By Amy Daybert Herald Writer
ARLINGTON — Art Unruh asked his new friend William Nugent, Jr. if he wanted to see his war room.
Nugent followed Unruh on Wednesday afternoon into a small room filled with his personal collection of World War II memorabilia.
“What position were you?” asked Unruh, 89.
Nugent, 88, said he became a B-17 pilot after enlisting in the United States Army Air Forces in November 1942. Unruh served as a waist gunner on B-17s. Although in 1944 the two men were both part of the 301st Bomb Group, 32nd Bomb Squadron, based at Foggia, Italy, they didn’t know one another then.
They met for the first time Wednesday after Nugent’s daughter, Mary Kay Rockenstire of Everett, introduced them.
“I thought, ‘We can’t miss out on an opportunity to connect them,’ ” she said.
Rockenstire first heard about Unruh from a neighbor. She eventually contacted Unruh and learned he was part of the same bomb group and bomb squadron as her father.
Nugent’s family planned for him to visit the state from Grafton, N.Y., so he could meet Unruh. Rockenstire and her sister, Helen Hemendinger, of New York, listened Wednesday as the two men spoke like long-time friends about their training, flying with the Tuskegee Airmen and some of their missions.
One picture frame that hangs on the walls in Unruh’s war room contains his Order to Report for Induction dated Jan. 25, 1943. He spoke about his 11 months of training in locations throughout several different states, including Yucca, Ariz.
“It was 127 degrees and we got out of barracks to fly one hour a day,” he said. “The rest of the time we got a big wool blanket soaked in water hanging up over the windows trying to get by. If there’s a place in the world that’s a lousy, crummy place to put a base, they’re going to find it.”
Nugent, who spent 18 months in flight training before his first mission, laughed and recalled some training exercises while in Biloxi, Miss.
“We were used as target practice for the Navy,” he said. “About a 100-foot windsock was towed behind us and we’d go fly by and they’d be shooting at the windsock.”
They shared fond memories of the Tuskegee Airmen, the country’s first group of black military aviators.
Unruh pointed to a poster he got at an Arlington air show with pictures of the B-17s of his bomb squadron and the P-51 fighter aircraft. It was signed by five Tuskegee Airmen.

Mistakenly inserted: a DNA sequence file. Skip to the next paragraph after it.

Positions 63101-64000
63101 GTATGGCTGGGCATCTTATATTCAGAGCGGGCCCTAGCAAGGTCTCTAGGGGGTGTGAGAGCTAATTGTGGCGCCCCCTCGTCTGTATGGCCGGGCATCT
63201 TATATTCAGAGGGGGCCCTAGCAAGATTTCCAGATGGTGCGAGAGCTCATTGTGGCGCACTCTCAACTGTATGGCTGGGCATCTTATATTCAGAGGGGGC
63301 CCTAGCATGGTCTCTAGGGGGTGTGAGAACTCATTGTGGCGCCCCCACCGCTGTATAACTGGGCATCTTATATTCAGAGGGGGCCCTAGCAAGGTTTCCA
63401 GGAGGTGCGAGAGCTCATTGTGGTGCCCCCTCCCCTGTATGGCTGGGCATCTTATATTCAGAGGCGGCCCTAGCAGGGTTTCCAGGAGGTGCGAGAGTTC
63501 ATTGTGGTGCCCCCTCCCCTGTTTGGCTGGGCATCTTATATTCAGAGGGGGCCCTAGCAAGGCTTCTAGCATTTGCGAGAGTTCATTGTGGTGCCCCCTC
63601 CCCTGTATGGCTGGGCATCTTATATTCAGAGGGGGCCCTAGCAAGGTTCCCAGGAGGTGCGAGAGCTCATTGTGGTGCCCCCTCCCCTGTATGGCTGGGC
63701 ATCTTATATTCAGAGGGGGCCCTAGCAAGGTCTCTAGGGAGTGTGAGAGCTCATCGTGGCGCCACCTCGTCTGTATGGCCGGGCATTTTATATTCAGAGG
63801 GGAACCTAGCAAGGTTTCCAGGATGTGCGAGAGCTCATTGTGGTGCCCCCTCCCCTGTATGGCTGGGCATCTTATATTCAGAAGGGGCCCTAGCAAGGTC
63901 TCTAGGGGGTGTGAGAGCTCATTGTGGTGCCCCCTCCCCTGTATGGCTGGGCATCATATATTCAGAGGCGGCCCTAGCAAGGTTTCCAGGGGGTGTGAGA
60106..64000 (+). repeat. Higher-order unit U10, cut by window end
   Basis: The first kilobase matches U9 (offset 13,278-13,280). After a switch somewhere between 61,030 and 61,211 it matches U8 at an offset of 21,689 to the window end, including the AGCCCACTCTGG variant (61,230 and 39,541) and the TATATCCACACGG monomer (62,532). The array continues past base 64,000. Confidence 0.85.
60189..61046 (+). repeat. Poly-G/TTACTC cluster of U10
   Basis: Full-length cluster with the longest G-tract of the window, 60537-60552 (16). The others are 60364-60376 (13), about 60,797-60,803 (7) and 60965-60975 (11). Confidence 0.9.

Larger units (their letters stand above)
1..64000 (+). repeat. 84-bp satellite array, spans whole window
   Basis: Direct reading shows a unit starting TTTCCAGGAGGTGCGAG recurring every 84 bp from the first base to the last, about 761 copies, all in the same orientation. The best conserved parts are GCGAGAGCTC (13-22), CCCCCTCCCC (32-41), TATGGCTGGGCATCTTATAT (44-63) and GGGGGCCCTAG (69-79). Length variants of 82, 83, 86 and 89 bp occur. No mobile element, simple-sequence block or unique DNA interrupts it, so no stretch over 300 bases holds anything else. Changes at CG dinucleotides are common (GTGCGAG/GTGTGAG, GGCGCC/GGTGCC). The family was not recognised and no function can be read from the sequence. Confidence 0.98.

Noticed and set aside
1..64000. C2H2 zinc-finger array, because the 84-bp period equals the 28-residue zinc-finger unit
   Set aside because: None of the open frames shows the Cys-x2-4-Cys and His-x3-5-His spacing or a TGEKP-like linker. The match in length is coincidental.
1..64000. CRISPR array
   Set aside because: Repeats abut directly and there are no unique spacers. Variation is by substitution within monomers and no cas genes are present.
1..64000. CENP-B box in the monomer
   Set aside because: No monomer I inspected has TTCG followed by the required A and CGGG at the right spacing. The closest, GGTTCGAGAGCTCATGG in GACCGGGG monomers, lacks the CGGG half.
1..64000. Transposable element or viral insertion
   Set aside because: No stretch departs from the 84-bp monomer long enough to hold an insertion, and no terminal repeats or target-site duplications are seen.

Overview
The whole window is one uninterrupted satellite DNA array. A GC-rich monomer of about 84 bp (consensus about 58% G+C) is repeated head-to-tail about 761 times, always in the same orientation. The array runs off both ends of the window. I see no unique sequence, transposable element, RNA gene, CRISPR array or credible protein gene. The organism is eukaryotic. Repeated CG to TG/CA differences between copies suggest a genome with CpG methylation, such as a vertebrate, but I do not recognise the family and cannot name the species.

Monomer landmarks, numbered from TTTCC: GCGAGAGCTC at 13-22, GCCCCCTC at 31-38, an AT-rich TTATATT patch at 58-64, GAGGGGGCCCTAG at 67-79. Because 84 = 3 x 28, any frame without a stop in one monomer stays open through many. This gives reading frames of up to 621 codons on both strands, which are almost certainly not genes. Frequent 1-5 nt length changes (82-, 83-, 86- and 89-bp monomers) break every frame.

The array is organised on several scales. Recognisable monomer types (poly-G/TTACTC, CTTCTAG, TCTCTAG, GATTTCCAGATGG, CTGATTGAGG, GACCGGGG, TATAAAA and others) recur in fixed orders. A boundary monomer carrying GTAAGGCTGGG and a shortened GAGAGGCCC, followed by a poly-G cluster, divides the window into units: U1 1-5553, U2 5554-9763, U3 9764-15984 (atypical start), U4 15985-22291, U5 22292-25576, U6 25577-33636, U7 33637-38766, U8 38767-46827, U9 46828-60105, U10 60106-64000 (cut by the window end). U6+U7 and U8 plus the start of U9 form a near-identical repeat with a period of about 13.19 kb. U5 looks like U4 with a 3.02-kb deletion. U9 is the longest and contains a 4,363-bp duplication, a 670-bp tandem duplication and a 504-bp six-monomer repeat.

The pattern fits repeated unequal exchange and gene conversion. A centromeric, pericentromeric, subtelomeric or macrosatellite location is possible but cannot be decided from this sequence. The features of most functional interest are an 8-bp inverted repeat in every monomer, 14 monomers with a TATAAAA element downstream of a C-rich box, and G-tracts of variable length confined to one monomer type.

“We loved to see those guys up there,” he said. “It was a good feeling.”
Nugent agreed and spoke about a time in early 1945 when he and one such airman relied on each other to get to safety. He was piloting a plane that had been knocked out of formation, he said. The plane was alone and Nugent knew that enemy fighter planes could be nearby in the northern mountains of Italy.
“All of a sudden, I hear the engineer behind me start his turret and an old P-51 was coming up behind us,” Nugent said. “He got lost from the formation, too, but he didn’t know where he was. I said, ‘I’ll get you home if you keep the fighters off of me.’”
In all, Nugent is credited with completing 25 missions and Unruh is credited with 50 missions in several European countries. Both received awards for their service.
Unruh received the Silver Star for valor during his final mission. The bomber in July 1944 was hit at least 600 times in an attack by Nazi fighters. Nugent also received the Silver Star and the Purple Heart. He was shot in the shoulder while on a bombing run in April 1945 over the Brenner Pass, a mountain pass in the Alps.
The men enjoyed meeting each other and plan to stay in touch.
“It’s so ironic that we never met and all of sudden, here we are together,” Unruh said. “It’s so unreal.”
Nugent joked about their next meeting being in New York.
“I’m trying to get him back to New York to help pay the taxes I owe,” he said.
Unruh said he was in New York once before, in 1944 when he and others who had been overseas came home aboard the USS General T.H. Bliss. He remembers pulling into Staten Island.
“We went by the Statue of Liberty… If you don’t get a lump in your throat or a tear in your eye after that something is not right,” he said.
Amy Daybert: 425-339-3491; email@example.com.